The Count Report - No. 107

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Market Update

An economic update
The big three… What have been the major economic events of the past few months?

Stephen Halmarick
Head of Investment Markets Research, Colonial First State

1. One step forward, two steps back in Europe

Europe continues to make news, with further initiatives by European Union (EU) leaders, however this was not enough to stop credit rating downgrades by Standard and Poor’s.

EU leaders announced two major initiatives to help stabilise EU sovereign debt markets: a new ‘fiscal compact’; and measures to enhance the European Financial Stability Facility (EFSF) and European Stability Mechanism (ESM).

The ‘fiscal compact’ aims to strengthen the fiscal and governance regime surrounding the euro area and imposes a new fiscal rule on Member States. As a result it is expected that general government budgets shall be balanced or in surplus – this is when the annual structural deficit does not exceed 0.5% of nominal GDP – otherwise automatic sanctions will be imposed. No specific details are available as yet.

The permanent bailout fund – the ESM – will be brought forward to July 2012 and, together with the EFSF, will have a combined limit of €500 billion. Additional funding of €150 billion by the EU has provisionally been committed for the International Monetary Fund (IMF). While these measures are a further step in the right direction there is not, as yet, a comprehensive solution to the debt and economic problems in Europe.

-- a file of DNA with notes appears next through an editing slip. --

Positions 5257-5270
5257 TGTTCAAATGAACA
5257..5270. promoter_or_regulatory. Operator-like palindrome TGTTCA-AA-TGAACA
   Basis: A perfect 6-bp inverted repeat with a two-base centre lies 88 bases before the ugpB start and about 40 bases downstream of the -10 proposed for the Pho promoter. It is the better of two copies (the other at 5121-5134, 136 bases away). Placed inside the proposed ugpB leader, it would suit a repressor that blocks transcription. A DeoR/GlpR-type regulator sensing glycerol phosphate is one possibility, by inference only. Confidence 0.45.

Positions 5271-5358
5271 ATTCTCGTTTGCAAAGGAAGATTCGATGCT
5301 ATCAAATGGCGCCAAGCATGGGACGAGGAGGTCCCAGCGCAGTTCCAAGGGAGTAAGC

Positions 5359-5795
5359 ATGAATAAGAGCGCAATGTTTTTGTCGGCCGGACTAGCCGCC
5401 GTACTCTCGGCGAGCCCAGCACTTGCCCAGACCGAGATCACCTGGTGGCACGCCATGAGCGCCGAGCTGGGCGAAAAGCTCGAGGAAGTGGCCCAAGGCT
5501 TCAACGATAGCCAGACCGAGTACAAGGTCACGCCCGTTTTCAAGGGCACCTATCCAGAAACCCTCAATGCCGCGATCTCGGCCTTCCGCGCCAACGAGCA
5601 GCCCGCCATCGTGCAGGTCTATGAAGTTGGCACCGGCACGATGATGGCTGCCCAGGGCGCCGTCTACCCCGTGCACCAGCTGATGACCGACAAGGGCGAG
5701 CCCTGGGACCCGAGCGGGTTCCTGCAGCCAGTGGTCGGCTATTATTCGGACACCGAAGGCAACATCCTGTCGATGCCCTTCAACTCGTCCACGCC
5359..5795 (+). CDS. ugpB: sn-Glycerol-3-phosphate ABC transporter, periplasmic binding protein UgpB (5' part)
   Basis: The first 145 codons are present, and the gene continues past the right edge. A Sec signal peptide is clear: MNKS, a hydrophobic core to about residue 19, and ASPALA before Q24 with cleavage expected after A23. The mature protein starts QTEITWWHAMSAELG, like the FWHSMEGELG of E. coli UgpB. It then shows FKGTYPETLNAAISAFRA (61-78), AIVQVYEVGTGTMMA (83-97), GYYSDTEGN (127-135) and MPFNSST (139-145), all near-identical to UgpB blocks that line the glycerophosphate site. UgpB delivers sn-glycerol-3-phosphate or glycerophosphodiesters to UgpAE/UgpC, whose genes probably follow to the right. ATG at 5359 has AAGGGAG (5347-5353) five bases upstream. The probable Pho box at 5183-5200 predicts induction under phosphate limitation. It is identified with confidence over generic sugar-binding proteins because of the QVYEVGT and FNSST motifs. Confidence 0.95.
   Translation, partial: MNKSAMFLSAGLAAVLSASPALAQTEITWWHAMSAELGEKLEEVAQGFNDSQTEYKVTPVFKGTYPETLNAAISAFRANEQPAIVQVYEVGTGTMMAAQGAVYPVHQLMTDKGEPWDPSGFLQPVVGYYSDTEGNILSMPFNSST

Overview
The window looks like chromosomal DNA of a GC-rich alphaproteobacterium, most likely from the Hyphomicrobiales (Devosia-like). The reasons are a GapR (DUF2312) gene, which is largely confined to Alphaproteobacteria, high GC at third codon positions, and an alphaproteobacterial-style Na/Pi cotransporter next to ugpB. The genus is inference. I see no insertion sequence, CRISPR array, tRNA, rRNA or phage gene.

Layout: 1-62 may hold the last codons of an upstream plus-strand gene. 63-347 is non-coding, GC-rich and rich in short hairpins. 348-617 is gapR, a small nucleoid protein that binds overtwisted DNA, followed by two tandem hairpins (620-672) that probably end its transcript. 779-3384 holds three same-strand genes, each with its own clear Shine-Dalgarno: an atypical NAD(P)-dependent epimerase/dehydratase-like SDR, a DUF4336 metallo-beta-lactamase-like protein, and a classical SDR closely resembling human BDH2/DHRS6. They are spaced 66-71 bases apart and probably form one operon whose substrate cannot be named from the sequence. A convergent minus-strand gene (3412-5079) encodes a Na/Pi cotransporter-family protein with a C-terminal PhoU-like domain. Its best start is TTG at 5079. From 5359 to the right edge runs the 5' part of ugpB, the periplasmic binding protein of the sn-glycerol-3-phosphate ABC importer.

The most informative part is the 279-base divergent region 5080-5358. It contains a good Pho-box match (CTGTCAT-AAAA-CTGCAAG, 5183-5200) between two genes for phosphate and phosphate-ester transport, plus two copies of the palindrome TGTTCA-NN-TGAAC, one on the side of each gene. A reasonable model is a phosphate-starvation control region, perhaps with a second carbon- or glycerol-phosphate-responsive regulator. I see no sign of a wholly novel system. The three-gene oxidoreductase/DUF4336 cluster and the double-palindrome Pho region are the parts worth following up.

However these measures were not enough to stop Standard and Poor’s downgrading nine EU countries. Importantly France and Austria were downgraded to AA+ from AAA and the EFSF also lost its AAA credit rating. While these moves were largely expected by financial markets it does raise the possibility of higher funding costs for these countries and signals the large amount of work still to be done to stabilise the delicate situation in Europe.

2. US data improves

In the US, political negotiations also took centre stage, with the focus on the extension of payroll tax holiday and long-term unemployment benefits. Only a two-month extension was agreed to, with negotiations due to resume early in 2012 for a full-year extension.

Otherwise, US economic data continued to surprise on the upside, particularly labour market and manufacturing data. Initial unemployment claims reached the lowest level since July 2008 and the unemployment rate fell to 8.6%. Employment creation remains weak, however, and will be a focus for financial markets in 2012 to signal that a stronger economic recovery is underway.

3. Easing monetary policy in China with a slowdown in growth

In China, monetary policy was eased through a lowering of the reserve requirement ratio for banks from 21.5% to 20.0%. This was the first easing since October 2008. It is expected any easing in policy in 2012 from China will be gradual, with the policy focus based on the Central Economic Work Conference to be ‘proactive fiscal and prudent monetary policies’, indicating ‘growth stabilisation’ policies rather than control over inflation. Inflation in China has continued to ease, down to 4.1% pa to December. GDP growth has also slowed, down to 8.9% pa from 9.1% pa. It is expected these themes will continue in 2012 and allow for a gradual easing of policy.

In Australia

In Australia, GDP data for the September 2011 quarter was released with growth of 1.0% over the quarter and 2.5% over the year. The dominant source of growth during the September quarter was capital expenditure and household consumption. The mining and construction industries recorded growth of 5.0% and 3.7% over the quarter, respectively. Employment data continued to show signs of weakness with 6,300 jobs lost in November and the unemployment rate rose to 5.3% from 5.2%. Consumer confidence fell by 8.3% in December on offshore news, while business confidence remained flat over the month.